Food Grade Container
I haven’t canned anything in 20 years but the theme of this blog, Exploring Vegetarianism in PA Dutch Country, got me to thinking about the great foods I loved as an omnivorous kid and can still love as a vegetarian.
As a little kid I can remember the joy of my Grammy Lukens’ home made pickles. They were thick hunks of cucumber dripping with a spiced sweetness that no other pickle could match. She, my Aunt Esther and my Mom all had success in making them. I think someone even added a little green or blue food coloring to them. The one thing that hasn’t allowed them to touch my palette in years isn’t just that Grammy and Aunt Esther have passed away but, as Mom pointed out before I started this project, they are a real pain to make. It’s time to have a try at making Grammy’s 14 Day Pickles so join me on this Odyssey!
Washing and Measuring the Water
The first difficult part was finding pickling cukes. I found out the drought we had a while back has made an impact on the smaller pickling cukes but not so much on the big ones we like to slice. I had my Dad checking the prices at the local farmers markets that he frequents and a few of the Amish farms. The price bounced around for a few weeks, 5 – 6 / $1.00 and over here they were more like 3 – 4 / $1.00. Last week Dad got the word at one farm that this would probably be the week that they would be most plentiful. Farmers Market prices seemed to be staying the same but I finally was able to find a vender who had them for sale by the peck. They looked good too!
Covered with Boiling Salt Solution
I didn’t know how much water it was going to take to cover them in the food grade container my parents graciously lent me. I put them in and covered them and washed them at the same time. After removing the cukes, I measured the water because I had to know how much salt to add. My Aunt Esther had taken time to write down the recipe and it said to cover the cukes with boiling water (2 Cups of Salt for every 2 Quarts of Water). It ended up being 2 gallons of water to cover them so we needed 8 Cups of Salt.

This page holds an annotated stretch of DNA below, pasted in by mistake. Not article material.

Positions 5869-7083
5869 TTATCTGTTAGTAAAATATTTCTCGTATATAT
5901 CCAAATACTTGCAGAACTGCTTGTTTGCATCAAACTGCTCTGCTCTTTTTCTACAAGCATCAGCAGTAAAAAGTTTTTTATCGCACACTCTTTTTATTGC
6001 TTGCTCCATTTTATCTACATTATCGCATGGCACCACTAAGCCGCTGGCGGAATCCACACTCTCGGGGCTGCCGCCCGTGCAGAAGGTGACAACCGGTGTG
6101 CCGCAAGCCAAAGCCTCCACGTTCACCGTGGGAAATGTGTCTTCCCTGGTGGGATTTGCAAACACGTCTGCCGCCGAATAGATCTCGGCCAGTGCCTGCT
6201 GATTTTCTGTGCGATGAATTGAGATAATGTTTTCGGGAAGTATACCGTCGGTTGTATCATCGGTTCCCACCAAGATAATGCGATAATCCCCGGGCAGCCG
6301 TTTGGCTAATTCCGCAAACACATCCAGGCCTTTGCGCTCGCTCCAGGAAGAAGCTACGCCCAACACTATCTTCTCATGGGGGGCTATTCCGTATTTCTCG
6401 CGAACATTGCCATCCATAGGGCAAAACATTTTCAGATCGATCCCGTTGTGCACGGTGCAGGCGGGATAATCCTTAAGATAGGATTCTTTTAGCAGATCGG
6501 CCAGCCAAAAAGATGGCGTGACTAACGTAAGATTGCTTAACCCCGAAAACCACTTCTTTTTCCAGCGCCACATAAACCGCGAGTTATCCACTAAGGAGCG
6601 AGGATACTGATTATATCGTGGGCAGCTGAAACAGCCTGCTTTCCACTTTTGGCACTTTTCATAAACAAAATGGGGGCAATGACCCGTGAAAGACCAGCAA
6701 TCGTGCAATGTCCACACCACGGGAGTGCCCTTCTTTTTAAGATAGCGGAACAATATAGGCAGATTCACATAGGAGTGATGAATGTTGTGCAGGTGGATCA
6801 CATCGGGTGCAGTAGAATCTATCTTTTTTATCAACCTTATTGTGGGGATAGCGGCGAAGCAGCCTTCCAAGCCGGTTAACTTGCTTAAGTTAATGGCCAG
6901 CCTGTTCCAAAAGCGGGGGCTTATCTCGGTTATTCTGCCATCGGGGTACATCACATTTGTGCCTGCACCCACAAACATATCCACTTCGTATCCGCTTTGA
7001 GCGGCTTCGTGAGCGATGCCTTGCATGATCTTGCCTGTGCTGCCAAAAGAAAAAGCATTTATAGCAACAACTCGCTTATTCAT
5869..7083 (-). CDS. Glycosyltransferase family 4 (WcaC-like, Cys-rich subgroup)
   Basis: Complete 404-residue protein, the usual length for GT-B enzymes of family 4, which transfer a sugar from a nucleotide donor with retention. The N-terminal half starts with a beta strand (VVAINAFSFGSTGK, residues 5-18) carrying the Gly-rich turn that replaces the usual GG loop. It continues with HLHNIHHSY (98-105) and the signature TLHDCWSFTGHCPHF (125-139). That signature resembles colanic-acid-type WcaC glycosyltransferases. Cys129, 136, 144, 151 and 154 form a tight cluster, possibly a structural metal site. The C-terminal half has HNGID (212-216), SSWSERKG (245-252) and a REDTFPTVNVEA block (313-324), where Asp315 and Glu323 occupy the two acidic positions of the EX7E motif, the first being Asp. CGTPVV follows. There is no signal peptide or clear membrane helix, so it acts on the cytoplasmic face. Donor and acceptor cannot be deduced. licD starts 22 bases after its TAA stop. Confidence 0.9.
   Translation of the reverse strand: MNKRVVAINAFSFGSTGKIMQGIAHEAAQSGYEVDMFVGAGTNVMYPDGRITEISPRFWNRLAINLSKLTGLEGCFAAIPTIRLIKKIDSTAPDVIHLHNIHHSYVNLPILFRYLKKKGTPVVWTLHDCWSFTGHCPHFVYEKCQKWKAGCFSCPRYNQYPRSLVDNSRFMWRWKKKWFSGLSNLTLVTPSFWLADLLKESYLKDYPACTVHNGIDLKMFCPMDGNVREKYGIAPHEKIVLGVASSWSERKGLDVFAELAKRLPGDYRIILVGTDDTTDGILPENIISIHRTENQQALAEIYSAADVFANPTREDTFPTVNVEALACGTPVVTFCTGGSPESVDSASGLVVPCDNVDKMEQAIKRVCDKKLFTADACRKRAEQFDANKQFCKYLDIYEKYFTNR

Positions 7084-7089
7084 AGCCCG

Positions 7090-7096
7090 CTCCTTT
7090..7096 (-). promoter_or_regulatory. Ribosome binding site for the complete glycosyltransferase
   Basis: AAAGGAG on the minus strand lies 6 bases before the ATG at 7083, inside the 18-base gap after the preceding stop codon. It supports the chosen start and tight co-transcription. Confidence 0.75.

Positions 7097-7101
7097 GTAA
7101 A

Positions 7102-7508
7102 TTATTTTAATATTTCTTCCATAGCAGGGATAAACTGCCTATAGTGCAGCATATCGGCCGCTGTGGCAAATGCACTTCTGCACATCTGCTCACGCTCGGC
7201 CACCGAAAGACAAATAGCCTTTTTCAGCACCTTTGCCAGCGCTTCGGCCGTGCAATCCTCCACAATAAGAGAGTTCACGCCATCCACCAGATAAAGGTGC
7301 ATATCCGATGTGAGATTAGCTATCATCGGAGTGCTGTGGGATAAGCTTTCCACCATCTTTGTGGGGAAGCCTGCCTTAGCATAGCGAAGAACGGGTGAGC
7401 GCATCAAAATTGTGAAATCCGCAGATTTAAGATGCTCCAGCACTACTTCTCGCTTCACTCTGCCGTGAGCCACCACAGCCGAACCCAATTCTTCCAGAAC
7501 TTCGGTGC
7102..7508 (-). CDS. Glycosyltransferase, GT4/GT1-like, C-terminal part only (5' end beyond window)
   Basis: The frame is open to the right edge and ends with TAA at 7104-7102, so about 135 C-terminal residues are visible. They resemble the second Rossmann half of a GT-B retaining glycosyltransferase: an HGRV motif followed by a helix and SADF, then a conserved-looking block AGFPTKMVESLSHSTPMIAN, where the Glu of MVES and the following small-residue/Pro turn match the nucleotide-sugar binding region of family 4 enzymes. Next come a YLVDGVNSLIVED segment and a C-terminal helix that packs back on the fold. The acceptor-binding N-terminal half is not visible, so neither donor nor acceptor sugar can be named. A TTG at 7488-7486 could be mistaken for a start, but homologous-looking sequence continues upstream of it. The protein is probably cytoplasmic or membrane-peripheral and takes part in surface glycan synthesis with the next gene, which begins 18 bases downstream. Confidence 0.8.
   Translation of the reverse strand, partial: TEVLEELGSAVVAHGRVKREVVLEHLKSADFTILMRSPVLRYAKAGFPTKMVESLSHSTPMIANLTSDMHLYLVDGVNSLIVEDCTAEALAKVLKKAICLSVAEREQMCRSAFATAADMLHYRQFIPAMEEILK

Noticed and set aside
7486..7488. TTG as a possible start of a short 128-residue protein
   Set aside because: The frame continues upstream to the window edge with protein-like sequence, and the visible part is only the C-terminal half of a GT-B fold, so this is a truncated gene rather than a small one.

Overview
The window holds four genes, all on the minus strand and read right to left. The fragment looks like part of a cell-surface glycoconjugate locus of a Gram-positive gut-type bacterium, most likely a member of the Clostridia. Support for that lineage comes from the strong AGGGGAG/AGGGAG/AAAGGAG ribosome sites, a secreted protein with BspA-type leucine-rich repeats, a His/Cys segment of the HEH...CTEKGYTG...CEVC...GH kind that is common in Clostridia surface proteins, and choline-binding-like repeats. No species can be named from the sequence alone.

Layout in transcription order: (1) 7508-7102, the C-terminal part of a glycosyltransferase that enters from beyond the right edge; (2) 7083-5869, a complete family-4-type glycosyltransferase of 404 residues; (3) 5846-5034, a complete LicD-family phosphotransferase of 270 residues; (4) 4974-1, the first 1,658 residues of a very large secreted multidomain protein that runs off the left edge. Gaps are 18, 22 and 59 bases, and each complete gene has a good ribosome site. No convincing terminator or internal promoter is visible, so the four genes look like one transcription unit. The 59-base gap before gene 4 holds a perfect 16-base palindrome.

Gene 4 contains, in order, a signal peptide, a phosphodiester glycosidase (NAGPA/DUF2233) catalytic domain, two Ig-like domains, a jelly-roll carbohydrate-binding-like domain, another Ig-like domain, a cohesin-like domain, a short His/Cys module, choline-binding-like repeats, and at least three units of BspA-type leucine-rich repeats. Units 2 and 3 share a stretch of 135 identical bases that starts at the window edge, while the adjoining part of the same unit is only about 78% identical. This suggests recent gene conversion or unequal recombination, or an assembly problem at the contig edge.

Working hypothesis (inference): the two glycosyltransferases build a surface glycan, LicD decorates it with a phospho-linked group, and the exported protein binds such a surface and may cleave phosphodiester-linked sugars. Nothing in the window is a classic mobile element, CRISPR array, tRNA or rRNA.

A Plate to Keep them Submerged
Boiling that much water all at once took every pot I had. I mixed the salt into the boiling water. The next part was tricky since the pots were filled and heavy. Jim held Miles, our cat who really wanted to help in this part of the project, as I poured the boiling solution over the cukes.
A Weight (it was NOT this heavy) to keep the Plate down
Next, we want to keep those cukes under the solution and we found a plate that was a good size for to help keep them submerged. Mom and Dad use this technique in making their saurkraut and I was on the phone with her just as the water started to boil and Jim came back from the grocery store with the salt. She suggested using a small weight in a baggy to keep the plate from rising too much.
We found a weight that was similar to the 3 – 5 lb hand weight they were using for their saurkraut and bagged it up to keep that plate down. I checked on them later and realized that cukes have a LOT more water content that cabbage. With the salt, heat and pressure of the added weight they were being flattened into little shriveled things in a huge vat of a solution of salty water and their own excreted juices.
The Bagged Weight on the Submerged Plate
The added volume of liquid made it a lot easier to keep the cukes submerged so we took the bagged weight off and let them sit over night.
Have I ruined them by pressing their goodness out? No one will know for a couple of weeks but I will keep sharing what I find along the way. Check out Day 2!